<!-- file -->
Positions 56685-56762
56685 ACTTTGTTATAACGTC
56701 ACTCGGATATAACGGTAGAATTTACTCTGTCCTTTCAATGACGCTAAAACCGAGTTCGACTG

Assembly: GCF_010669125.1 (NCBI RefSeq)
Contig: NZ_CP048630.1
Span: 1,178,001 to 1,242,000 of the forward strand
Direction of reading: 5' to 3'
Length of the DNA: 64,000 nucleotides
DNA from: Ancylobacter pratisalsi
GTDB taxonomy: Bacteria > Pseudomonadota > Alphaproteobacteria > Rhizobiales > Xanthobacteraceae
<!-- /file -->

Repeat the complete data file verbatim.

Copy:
Positions 56685-56762
56685 ACTTTGTTATAACGTC
56701 ACTCGGATATAACGGTAGAATTTACTCTGTCCTTTCAATGACGCTAAAACCGAGTTCGACTG

Assembly: GCF_010669125.1 (NCBI RefSeq)
Contig: NZ_CP048630.1
Span: 1,178,001 to 1,242,000 of the forward strand
Direction of reading: 5' to 3'
Length of the DNA: 64,000 nucleotides
DNA from: Ancylobacter pratisalsi
GTDB taxonomy: Bacteria > Pseudomonadota > Alphaproteobacteria > Rhizobiales > Xanthobacteraceae